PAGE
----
Speculating that conservatives are “trying to cultivate the next generation to replace them down the road,” Williams added that he views the free speech debate as part of a “larger assault on higher education from neo-liberal forces, from conservative forces.”

[RELATED: Republicans sour on academia, profs blame conservative media]

In response to this ongoing “pressure” from “the right and other anti-democratic forces,” Williams suggested that university communities “form a common front that’s all that much more resolute in moving every truth and reconciliation,” saying this would enable them to “push back against some of the most reprehensible forces in society.”

Williams went on to criticize the higher education system as a whole, saying that efforts to cultivate student diversity have not improved the collegiate experience for minority students.

“When we look at campus climate, things haven’t changed that much in the last three decades,” he asserted, noting that “students of color continued face of the same indignities and hostile climates of violence [as in the days of Martin Luther King] despite increases in diversity of campuses.”

Black activists are particular targets, he said, claiming that “whe

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Harvard sorority goes gender-neutral to avoid sanctions

One of Harvard University’s oldest sororities has been dismantled by its own members following threats of sanctions from university officials.

Kappa Kappa Gamma (Kappa) President Tiana Menon announced the decision in a recent public statement provided to The Harvard Crimson, explaining that the sorority was forced to disaffiliate from its national chapter in the wake of Harvard University’s new policy banning single gender organizations.

[RELATED: Harvard formally adopts sanctions on single-gender clubs]

Students who defy the policy and join a single-gender club will be ineligible for campus leadership positions, will not allowed to be captains of athletic teams, and will be ineligible for school endorsement for prestigious academic fellowships, the policy states.

At least three Harvard sororities have refused to comply with the policy so far, making Kappa the first sorority to publicly capitulate. Newly-unaffiliated members can now join Fleur-de-Lis, a “gender-neutral” yet “female focused” group created to replace Kappa.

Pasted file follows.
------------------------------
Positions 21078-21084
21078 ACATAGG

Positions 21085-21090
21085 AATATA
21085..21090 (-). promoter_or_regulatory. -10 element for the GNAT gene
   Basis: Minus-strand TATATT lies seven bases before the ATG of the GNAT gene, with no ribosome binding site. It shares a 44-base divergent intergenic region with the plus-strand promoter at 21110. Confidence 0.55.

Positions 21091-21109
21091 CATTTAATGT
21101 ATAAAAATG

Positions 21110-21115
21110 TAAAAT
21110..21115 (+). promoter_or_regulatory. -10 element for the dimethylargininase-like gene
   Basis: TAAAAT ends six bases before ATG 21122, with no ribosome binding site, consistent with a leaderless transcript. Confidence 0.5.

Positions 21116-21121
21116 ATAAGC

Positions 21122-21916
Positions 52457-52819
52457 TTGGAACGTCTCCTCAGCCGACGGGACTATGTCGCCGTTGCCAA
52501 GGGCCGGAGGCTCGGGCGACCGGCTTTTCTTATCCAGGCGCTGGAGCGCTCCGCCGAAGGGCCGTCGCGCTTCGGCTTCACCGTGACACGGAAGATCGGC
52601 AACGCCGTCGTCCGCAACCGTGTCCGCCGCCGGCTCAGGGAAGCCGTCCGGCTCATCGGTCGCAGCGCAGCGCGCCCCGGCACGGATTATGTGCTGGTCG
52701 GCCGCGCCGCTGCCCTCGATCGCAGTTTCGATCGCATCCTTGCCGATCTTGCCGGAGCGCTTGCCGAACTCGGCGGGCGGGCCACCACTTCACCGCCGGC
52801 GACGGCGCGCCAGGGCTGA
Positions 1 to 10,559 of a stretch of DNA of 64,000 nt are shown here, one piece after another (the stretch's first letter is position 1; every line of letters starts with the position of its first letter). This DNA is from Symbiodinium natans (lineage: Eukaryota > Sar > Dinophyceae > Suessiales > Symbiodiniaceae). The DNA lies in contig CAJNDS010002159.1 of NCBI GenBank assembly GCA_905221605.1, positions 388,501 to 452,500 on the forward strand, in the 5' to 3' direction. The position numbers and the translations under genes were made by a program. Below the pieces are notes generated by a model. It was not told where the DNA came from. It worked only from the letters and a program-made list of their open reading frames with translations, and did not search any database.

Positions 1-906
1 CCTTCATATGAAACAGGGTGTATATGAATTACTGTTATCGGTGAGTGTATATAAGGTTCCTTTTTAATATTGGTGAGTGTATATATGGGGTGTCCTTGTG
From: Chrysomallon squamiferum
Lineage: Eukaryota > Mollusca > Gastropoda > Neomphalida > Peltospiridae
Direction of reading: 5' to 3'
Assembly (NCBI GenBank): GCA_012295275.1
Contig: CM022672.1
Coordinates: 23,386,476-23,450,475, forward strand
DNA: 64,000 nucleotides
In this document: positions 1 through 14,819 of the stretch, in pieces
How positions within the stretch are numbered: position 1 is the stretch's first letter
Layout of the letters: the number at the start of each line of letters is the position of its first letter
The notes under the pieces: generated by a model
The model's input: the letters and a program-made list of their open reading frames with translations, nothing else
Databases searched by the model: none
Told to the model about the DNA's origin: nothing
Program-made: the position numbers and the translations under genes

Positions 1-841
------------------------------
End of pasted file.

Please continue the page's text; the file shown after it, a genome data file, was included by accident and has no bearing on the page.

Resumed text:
“We are excited for the new opportunity to contribute to a healthy campus social life at Harvard, and firmly believe that gender neutral organizations committed to empowering female-identifying persons hold a place on Harvard’s campus,” wrote Menon.

Menon directly implicated the new policy as the reason for Kappa’s transformation, noting that those who join Fleur-de-Lis will “remain in good faith with College’s non-discrimination and social group policies.”

[RELATED: Harvard sororities vow to defy recruitment ban]

Prior to the launch of Fleur-de-Lis, the Crimson published an editorial in December praising the new policy, saying that imposing sanctions on members of unrecognized single-gender social organizations will help to combat what the editors described as the outsized power and influence of all-male student groups on campus, which were referred to as “white, male, and affluent.”

Yet the editorial board warned that sanctioning fraternity members isn’t enough, expressing hope that “sanctions will further stimulate campus dialogue on issues of inclusivity and that the administration will continue to be aware of exclusion on campus and support further measures in support of marginalized students.”

[RELATED: LGBT group joins opposition to Harvard single-gender

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Pro-socialism prof blames capitalism for world wars slavery

A Columbia University School of Social Work lecturer recently came to the defense of socialism by blaming capitalism for both world wars and “centuries of slavery.”

Professor Anthony Zenkus, who frequently lectures on income inequality and poverty, made his anti-capitalist remarks in response to a conservative journalist who had condemned CNN for tweeting that Martin Luther King “was a socialist before it was cool.”

[RELATED: Prof calls for ‘Black Xmas’ to 'disrupt' ‘white capitalism’]

“[N]ews organization [is] wrongly stating MLK was a socialist,” Elisha Krauss tweeted in response to the news network. “Millions who died under socialism would prob disagree with @CNN's statement [that socialism is] ‘cool.’”

Zenkus, however, appeared to disagree with Krauss, according to tweets compiled by Twitchy, accusing capitalism of everything from slavery to genocide of Native Americans.

“Odd how you forget the millions who died under #capitalism,” he tweeted. “The two world wars, centuries of slavery and the genocide of native americans. Bet they didn't think that was cool either.”

In reply to another Twitter user who called Nazism “a movement of the left,” Zenkus retorted that “Hitler was a capitalist,” and urged his interlocutor to use “the Google machine” to verify the assertion.

David Randall, a director of research at the National Association of Scholars, criticized the professor’s remarks about capitalism, arguing that while “you're not going to get good history from a tweet,” the lecturer’s claims “aren't the best you could do at that length.”

“Anthony Zenkus isn't a historian, so what he says about history only reflects the distorted, Marxizing history generally adopted by unthinking reflex among progressives,” Randall wrote in an email to Campus Reform. “His tweet is most important for revealing how important it is that history get taught right.”